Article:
Many constituents have contacted me over recent months about the Government’s pilot badger cull.
On behalf of local residents, I have called upon the Government to reverse its position and to adopt a more scientific and evidence based approach in response to tackling bovine TB. It is a humiliation for the Government, who have turned their backs on evidence-based policy and has been bad for farmers, bad for taxpayers, and bad for wildlife.
When the cull was initially postponed in October 2012, the Environment Secretary repeatedly stated that the delay was necessary as they could not guarantee removing 70% of the badger population. Defra’s recent pilot culls in West Gloucestershire and West Somerset, both failed to achieve their own success criteria of culling 70% of badgers in six weeks; and against scientific advice the Government extended both culls, only to fail again in achieving their target of removing 70% of the population.
Not only have the pilot culls been incredibly ineffective; according to leading independent scientists, they may have actually increased bovine TB in and around the pilot areas.
The very basis of these pilot culls, that badgers are the major cause of transmitting TB to cattle, is flawed. The Government has repeatedly over-played the extent to which badgers are responsible for spreading TB across England. Recent research showed that herd-to-herd transmission of bovine TB in cattle accounts for 94% of cases, while around 6% of infected cattle catch TB directly from badgers.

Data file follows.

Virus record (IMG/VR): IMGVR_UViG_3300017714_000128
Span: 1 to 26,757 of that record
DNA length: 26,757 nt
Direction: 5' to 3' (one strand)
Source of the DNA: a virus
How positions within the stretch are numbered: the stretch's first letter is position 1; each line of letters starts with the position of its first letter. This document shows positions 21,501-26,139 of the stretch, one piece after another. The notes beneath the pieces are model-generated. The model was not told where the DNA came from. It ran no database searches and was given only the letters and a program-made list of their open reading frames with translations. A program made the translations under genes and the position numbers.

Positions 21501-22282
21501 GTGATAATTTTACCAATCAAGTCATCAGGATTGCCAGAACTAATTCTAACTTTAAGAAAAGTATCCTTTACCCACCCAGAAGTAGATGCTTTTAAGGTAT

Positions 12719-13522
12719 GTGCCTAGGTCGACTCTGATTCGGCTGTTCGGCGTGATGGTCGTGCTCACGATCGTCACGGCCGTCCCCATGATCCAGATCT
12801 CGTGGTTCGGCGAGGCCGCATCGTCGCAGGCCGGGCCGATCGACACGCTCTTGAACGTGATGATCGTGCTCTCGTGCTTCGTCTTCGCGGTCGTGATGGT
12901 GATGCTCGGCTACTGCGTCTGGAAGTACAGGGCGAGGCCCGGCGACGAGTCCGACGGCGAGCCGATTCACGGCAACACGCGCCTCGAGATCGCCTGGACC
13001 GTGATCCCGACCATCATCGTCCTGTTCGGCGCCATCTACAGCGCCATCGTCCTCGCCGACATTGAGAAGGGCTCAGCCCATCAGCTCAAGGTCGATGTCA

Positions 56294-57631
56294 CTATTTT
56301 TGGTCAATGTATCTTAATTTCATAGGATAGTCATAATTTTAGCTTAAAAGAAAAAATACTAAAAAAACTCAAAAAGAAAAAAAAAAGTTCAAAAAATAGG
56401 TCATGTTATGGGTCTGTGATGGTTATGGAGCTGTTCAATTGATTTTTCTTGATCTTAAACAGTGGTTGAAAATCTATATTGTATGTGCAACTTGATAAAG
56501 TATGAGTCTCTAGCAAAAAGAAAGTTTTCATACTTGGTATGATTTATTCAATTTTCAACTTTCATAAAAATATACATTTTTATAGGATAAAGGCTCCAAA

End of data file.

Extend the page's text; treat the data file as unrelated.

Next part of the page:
We must look to tackle the root of the issue: tighter cattle movement controls and improving bio-security on farms. Recent bovine TB incidents in the North of England where outbreaks are rare also demonstrates the extent to which cattle movements are spreading this disease, rather than transmission from badgers.
Additionally, the Government has not been upfront about the full cost of the pilot culls to the taxpayer, which has never been announced. The Government has been secretive and lacking transparency on the true costs of these extended culls. Some estimates now cite that the cost of the cull has spiralled to become more expensive than a vaccination programme.
By bringing together farmers, wildlife groups and leading scientists, we can find a solution to the eradication of bovine TB from the UK, one which is beneficial and acceptable to all parties. This would include tackling TB in badgers focussed on badger vaccination; and enhanced cattle measures, including compulsory post-movement testing, a comprehensive risk-based trading system, and more robust bio-security on farms.